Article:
New pathogenic and protective microbes associated with diarrhoea identified
Researchers have identified microorganisms that may trigger diarrheal disease and others that may protect against it.
O. Colin Stine, a professor of epidemiology and public health at the University of Maryland School of Medicine, said they were able to identify interactions between microbiota that were not previously observed, and we think that some of those interactions may actually help prevent the onset of severe diarrhea.
A much better understanding of these interactions is important, Stine adds, as they could lead to possible dietary interventions. Moderate to severe diarrhea (MSD) is a major cause of childhood mortality in developing countries and ranks as one of the top four causes of death among young children in sub-Saharan Africa and South Asia.
Stine and Mihai Pop, an associate professor of computer science at the University of Maryland, College Park led the six-year project funded by 10.1 million dollars from the Bill and Melinda Gates Foundation.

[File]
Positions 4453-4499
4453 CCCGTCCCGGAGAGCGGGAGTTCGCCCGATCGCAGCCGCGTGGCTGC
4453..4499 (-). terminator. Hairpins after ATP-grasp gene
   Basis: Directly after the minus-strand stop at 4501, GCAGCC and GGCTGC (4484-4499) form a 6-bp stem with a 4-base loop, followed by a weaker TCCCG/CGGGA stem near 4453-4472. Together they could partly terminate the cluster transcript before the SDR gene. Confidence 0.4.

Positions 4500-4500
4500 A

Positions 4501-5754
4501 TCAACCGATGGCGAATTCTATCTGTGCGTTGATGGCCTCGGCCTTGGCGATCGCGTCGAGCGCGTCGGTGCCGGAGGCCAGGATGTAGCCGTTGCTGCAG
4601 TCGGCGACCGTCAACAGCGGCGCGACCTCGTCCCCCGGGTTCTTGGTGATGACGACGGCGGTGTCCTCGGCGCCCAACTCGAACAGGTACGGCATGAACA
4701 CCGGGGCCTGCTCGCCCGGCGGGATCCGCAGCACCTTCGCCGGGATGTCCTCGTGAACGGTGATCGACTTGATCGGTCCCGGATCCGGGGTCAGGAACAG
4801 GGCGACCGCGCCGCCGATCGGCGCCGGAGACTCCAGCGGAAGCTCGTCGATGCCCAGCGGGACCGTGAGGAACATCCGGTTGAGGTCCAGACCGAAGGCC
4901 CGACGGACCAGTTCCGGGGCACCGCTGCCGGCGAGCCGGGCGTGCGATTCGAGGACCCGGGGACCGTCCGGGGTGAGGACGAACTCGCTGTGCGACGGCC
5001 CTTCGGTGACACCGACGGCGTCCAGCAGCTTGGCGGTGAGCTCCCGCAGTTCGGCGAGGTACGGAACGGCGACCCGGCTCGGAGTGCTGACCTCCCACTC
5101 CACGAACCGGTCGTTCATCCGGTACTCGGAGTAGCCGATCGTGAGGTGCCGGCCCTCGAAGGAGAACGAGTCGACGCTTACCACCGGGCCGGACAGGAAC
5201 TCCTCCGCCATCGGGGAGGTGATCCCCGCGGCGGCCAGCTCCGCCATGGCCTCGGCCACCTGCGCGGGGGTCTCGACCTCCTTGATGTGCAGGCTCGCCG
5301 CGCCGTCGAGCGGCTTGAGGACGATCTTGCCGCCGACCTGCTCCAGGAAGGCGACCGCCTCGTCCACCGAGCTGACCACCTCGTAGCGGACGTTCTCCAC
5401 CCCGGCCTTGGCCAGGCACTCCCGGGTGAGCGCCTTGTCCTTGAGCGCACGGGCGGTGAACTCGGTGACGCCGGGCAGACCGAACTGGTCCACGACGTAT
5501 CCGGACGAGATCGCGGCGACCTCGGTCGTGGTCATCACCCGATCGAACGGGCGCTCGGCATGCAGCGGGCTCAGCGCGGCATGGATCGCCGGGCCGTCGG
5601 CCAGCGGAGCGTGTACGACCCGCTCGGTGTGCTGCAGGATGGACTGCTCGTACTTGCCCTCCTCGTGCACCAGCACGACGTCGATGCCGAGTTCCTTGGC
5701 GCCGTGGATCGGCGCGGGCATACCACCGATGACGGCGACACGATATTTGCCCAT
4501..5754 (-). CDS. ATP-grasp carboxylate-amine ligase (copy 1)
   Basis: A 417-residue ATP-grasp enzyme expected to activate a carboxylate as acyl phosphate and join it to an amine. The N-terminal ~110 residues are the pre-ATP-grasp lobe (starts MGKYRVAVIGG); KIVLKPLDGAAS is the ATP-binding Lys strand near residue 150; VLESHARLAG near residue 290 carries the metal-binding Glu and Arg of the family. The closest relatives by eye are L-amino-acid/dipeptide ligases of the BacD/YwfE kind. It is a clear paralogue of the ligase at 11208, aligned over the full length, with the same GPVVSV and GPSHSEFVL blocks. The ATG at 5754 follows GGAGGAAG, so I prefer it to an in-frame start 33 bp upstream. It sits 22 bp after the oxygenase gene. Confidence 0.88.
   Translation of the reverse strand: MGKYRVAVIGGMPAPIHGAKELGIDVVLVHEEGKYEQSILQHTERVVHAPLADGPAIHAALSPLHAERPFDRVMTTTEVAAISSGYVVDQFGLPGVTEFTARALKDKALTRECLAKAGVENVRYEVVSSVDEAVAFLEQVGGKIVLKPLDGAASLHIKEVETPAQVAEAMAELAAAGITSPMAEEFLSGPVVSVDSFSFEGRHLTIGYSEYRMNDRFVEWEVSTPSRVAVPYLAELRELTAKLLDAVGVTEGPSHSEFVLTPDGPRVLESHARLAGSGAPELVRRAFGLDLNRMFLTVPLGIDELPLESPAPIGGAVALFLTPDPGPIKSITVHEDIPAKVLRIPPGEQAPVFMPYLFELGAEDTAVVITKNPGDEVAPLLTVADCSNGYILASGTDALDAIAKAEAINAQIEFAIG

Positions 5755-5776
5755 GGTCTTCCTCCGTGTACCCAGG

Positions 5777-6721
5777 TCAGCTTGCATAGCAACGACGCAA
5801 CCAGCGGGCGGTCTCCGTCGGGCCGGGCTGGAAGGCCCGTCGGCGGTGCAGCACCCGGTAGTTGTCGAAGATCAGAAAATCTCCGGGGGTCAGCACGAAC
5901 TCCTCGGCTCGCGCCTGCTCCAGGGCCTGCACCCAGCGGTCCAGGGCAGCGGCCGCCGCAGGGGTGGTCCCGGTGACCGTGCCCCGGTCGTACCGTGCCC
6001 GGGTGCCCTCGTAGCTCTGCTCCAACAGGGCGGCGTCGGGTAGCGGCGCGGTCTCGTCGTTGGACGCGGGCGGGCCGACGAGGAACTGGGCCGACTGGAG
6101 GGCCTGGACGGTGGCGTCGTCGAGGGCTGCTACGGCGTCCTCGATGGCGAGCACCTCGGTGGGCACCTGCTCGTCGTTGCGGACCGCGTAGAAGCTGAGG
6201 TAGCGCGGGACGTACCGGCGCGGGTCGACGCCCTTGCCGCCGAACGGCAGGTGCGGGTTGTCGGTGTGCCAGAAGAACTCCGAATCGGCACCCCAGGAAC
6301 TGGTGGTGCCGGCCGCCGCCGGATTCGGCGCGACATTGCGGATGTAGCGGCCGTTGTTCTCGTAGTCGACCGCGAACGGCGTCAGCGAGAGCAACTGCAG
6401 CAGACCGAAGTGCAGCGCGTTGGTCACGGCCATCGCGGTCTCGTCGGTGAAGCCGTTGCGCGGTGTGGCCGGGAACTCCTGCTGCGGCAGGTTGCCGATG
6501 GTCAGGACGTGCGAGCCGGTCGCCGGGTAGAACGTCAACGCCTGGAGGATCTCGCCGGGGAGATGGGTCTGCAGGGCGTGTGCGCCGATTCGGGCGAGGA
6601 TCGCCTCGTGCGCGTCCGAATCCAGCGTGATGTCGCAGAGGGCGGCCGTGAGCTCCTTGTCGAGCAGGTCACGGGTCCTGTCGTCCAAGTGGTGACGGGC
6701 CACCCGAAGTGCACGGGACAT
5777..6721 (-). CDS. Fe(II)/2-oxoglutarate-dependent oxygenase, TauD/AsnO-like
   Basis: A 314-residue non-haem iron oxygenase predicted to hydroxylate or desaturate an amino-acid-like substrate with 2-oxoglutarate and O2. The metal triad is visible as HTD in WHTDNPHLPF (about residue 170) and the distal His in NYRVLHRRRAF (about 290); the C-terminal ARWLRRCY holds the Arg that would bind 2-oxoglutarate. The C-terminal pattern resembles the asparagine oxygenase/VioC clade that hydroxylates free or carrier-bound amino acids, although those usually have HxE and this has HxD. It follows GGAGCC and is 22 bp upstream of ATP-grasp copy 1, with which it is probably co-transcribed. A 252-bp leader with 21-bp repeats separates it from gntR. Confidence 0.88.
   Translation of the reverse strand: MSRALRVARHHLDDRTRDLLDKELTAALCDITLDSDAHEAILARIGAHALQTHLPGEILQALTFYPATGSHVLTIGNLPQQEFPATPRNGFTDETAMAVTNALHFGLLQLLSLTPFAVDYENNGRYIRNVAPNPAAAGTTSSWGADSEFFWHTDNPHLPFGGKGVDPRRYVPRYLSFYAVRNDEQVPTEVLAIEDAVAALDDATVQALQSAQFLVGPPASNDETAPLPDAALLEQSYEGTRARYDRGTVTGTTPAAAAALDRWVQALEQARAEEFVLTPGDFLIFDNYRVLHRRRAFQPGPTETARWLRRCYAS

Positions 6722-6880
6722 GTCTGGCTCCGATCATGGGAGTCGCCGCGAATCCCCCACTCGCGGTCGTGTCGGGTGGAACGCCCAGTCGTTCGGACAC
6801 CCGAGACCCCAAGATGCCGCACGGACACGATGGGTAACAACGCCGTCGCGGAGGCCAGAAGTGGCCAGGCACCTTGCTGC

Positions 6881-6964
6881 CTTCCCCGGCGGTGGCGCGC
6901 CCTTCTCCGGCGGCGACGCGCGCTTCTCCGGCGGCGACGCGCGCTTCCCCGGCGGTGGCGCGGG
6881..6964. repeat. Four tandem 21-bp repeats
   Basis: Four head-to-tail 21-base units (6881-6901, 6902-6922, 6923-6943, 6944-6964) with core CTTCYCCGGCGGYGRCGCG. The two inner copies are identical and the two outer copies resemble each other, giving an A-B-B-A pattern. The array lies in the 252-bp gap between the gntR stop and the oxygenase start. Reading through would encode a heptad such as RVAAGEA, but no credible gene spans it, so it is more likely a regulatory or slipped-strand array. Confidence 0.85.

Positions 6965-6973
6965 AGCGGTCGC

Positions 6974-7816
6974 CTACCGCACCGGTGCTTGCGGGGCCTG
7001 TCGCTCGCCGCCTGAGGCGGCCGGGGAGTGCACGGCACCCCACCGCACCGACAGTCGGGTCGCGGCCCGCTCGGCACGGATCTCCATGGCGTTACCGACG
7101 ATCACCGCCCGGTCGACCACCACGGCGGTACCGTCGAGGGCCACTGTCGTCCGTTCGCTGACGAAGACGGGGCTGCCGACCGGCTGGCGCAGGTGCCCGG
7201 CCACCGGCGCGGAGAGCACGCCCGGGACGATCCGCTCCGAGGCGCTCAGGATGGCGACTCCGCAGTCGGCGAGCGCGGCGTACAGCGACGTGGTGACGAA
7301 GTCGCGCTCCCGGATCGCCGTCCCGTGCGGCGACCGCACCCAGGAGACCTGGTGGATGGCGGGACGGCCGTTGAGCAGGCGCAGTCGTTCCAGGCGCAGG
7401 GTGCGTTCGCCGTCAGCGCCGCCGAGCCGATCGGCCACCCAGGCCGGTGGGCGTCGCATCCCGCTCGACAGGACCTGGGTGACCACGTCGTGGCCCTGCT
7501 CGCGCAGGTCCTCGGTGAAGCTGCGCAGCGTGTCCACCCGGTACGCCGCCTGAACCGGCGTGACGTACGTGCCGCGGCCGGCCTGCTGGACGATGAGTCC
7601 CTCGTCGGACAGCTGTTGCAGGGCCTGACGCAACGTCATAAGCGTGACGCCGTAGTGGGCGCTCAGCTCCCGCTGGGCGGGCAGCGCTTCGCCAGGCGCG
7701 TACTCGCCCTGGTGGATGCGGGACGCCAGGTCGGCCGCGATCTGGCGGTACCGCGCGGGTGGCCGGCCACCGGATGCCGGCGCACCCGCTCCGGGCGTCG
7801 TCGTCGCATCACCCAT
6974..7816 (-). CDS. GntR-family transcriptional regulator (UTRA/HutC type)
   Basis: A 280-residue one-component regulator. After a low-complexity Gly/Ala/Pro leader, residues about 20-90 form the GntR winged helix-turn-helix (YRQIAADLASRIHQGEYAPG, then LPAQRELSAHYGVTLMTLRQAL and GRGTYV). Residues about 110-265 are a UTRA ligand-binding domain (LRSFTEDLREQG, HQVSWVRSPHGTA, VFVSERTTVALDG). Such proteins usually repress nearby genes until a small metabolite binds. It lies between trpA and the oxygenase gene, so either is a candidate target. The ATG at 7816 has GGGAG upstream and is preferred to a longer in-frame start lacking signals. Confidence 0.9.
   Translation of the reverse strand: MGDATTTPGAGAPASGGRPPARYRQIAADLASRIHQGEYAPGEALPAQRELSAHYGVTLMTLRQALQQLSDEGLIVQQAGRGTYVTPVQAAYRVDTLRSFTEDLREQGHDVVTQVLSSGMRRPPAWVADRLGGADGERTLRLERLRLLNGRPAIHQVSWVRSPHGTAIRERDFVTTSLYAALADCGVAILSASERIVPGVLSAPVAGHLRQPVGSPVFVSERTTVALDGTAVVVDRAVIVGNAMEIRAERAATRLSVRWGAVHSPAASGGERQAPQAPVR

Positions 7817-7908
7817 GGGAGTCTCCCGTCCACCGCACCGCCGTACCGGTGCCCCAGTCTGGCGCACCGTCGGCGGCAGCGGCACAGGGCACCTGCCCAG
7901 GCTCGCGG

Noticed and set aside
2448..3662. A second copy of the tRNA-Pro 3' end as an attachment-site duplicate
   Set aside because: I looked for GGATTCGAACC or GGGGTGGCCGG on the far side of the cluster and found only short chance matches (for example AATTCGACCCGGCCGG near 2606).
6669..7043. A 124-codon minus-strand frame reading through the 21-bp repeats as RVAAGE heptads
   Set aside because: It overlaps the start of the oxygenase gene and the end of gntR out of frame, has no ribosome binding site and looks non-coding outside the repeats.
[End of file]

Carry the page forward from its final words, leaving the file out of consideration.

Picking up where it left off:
The researchers used a technique called high-throughput 16S rRNA genomic sequencing to examine both "good" and "bad" microbiota -- the tens of trillions of microbes that inhabit the human intestinal system -- in samples taken from 992 children in Bangladesh, The Gambia, Kenya and Mali under the age of 5 who were suffering from MSD.
The researchers identified statistically significant disease associations with several organisms already implicated in diarrheal disease, such as members of the Escherichia/Shigella genus and Campylobacter jejuni. They also found that organisms not widely believed to cause the disease, including Streptococcus and Granulicatella, correlated with the condition in their study. In addition, the study revealed that the Prevotella genus and Lactobacillus ruminis may play a protective role against diarrhoea.
The research has been published in the journal Genome Biology.
(Posted on 28-06-2014)